Meet the Candidates: Ruth Ploski Looking for Creative Solutions
During the countdown to the Nov. 8 election, Patch will bring you profiles of candidates for the school board, library board and City Commission.
The Nov. 8 election is drawing closer every day, but what do you really know about those names on the ballot?
Patch will interview candidates for the Birmingham Board of Education, the Baldwin Public Library board and the Birmingham City Commission during the ramp-up to the election, bringing you the stories behind the names and the issues they think are important for Birmingham.
For the Baldwin Public Library board, four candidates are running for three open spots: incumbent David Underdown and challengers James Suhay, Robert Tera and Ruth Ploski. Current library board president Michael Earl and Ann Conigliaro, whose terms end this fall, do not intend to run for re-election.
The six-member Baldwin Public Library Board is responsible for controlling the expenditures of all library funds, adopting an annual budget, appointing directors and setting library policies. Board members serve four-year terms. Terms are staggered so that three positions are elected every two years.
The Oakland County League of Women Voters will hold a voters forum and meet-the-candidates night at 6:30 p.m. Wednesday in the basement of Baldwin Public Library for those running for the library board.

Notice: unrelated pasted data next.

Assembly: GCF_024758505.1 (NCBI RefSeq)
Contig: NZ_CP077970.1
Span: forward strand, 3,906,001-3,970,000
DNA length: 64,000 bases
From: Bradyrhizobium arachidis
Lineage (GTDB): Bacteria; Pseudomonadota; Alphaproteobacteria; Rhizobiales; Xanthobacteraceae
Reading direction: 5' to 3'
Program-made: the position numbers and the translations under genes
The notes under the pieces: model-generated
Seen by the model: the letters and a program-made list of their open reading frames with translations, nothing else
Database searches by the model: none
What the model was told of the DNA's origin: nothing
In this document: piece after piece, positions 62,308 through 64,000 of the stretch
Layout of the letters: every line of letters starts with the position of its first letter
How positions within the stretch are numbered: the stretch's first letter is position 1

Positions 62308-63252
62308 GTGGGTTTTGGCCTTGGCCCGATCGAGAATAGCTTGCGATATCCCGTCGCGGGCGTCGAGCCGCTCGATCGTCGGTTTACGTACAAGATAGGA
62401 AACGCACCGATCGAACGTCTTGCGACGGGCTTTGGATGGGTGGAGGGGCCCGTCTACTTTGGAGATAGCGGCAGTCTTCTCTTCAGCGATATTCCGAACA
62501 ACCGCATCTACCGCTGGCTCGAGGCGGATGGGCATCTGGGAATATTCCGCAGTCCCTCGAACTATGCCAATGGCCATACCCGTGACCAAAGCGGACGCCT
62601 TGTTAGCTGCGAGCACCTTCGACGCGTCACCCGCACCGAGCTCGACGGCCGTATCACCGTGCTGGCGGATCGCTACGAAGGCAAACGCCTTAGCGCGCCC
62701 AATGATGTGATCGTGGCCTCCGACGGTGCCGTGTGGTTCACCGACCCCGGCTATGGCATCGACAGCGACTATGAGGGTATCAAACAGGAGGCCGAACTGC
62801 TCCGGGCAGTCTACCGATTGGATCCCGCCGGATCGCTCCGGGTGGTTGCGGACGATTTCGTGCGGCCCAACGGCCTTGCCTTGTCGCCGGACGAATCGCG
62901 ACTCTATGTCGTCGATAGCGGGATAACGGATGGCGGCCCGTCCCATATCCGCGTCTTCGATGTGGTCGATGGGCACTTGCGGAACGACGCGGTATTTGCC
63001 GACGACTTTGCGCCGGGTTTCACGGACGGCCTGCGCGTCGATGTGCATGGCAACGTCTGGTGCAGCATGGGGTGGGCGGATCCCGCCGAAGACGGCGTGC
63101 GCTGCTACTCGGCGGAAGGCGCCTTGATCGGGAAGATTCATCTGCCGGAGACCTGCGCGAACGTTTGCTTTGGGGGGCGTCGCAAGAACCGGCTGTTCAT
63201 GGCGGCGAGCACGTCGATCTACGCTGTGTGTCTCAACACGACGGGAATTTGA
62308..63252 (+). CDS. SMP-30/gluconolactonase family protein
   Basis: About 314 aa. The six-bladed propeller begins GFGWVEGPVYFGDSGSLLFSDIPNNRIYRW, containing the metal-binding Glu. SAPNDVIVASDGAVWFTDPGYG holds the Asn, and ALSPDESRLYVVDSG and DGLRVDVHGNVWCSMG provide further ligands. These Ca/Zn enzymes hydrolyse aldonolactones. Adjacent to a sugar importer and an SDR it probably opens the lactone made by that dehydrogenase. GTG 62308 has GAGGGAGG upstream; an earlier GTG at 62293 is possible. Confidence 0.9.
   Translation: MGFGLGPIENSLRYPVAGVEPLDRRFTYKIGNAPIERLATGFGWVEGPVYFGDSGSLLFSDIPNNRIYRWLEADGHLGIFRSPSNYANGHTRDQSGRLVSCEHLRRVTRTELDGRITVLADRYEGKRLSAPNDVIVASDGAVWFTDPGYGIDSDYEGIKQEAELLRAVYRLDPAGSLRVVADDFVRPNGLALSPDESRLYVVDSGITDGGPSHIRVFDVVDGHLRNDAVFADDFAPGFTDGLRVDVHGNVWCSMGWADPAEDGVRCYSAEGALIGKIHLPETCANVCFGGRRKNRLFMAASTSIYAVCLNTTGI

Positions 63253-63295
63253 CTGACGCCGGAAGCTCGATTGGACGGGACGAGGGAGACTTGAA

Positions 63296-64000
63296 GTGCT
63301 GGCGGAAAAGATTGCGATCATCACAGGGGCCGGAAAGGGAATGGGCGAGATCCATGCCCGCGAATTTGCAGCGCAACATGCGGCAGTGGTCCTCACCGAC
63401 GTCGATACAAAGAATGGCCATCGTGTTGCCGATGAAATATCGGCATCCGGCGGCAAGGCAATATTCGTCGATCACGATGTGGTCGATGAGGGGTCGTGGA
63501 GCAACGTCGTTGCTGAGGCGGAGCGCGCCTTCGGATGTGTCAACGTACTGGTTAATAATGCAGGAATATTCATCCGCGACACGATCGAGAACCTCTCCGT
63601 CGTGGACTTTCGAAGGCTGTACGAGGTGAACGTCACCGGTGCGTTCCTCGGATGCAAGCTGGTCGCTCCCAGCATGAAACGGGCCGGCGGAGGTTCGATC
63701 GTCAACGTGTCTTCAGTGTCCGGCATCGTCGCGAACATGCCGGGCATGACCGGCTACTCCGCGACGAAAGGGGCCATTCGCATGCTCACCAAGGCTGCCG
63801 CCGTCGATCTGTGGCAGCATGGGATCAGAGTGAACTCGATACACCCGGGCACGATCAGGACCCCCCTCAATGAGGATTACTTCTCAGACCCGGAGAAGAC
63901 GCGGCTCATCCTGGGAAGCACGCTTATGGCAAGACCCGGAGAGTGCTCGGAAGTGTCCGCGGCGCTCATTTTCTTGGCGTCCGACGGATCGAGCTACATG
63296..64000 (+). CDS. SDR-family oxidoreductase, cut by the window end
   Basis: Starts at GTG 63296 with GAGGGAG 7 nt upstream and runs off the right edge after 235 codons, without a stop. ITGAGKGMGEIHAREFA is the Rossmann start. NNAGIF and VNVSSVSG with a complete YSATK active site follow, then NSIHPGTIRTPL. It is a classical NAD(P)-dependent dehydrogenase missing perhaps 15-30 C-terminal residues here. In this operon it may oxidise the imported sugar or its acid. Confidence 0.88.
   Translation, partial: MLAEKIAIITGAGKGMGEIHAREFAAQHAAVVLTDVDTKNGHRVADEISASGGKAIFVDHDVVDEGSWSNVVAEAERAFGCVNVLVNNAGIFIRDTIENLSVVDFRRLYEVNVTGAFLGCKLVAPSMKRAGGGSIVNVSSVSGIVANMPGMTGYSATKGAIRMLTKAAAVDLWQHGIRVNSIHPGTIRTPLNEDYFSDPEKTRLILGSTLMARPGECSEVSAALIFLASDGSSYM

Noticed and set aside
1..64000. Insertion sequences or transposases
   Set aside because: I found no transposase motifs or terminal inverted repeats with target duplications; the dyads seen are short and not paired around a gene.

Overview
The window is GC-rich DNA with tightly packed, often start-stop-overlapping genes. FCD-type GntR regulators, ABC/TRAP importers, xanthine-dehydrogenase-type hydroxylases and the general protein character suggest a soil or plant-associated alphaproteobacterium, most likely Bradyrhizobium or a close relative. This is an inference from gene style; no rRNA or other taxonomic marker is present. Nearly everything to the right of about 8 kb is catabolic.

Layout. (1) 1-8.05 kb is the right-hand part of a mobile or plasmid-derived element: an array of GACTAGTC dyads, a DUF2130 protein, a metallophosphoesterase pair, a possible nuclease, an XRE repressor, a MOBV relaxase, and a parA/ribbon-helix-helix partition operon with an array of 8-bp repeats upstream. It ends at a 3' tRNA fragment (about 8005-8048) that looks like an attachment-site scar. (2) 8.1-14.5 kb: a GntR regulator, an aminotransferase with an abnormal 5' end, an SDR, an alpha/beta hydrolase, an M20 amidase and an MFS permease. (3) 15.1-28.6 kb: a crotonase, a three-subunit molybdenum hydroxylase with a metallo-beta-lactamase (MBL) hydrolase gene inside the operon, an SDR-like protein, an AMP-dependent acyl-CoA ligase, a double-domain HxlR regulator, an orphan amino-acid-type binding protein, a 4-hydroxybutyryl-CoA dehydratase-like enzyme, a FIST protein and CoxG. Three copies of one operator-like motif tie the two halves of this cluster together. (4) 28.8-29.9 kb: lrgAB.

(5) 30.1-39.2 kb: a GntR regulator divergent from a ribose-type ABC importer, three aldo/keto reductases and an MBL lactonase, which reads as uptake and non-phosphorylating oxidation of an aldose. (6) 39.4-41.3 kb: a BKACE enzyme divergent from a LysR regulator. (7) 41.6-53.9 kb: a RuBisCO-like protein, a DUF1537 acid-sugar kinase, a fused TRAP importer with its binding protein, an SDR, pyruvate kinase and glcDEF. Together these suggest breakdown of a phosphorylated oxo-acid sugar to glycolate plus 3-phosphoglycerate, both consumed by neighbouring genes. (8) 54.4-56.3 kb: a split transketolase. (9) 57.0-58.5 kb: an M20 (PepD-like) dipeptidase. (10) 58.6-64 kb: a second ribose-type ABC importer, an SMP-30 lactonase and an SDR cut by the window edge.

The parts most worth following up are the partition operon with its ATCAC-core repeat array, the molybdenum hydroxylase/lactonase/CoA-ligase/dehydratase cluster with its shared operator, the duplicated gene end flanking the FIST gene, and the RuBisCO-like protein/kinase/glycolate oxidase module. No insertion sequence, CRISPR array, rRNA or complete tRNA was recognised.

Family: Ploski grew up in Farmington Hills and moved to Birmingham in 2008 with her husband David Wisz. The couple is expecting their first child in a few weeks.
Occupation: Ploski has worked in several fields over the years, and is most recently doing accounting work for several small businesses all the while becoming more involved in political campaigns and studying reflexology and nutrition. Before that, she was a director of a private school and taught in the Detroit Public Schools.
Previous elected experience: This would be Ploski's first elected experience.
Why are you running?
Ploski said one of her first jobs was at an academic library, giving her a deep appreciation for libraries that's been heightened as she prepares to become a young parent.
"Birmingham is a wonderful community and I believe staying involved in our communities helps keep them attractive."
What would you bring to the library board?
According to Ploski, her passion with libraries coupled with her expertise in a variety of fields makes her a prime candidate for the Baldwin library board.
"As a young parent with ... a background in legal, educational and community work, I want to continue the exploration of creative options for the future of Baldwin Public Library," she said.
What issues are important to you?
According to Ploski, the Baldwin Public Library should be paying close attention to the times and what kinds of repercussions are possible for the traditional library model.
"With technology and global information more available to the general public, traffic in our libraries has been reduced. In addition, due to the oppressive economy, funding for our libraries has become difficult and in many cities and towns, the futures of our community libraries have been questioned."
If she were to be elected to the library board, Ploski said she has three goals in mind: to review future goals as related to Birmingham's needs, to encourage creative budget solutions and inspire policies that make sense to Birmingham residents and tax payers.
Check out Patch's profiles for all candidates running for the Baldwin Public Library board: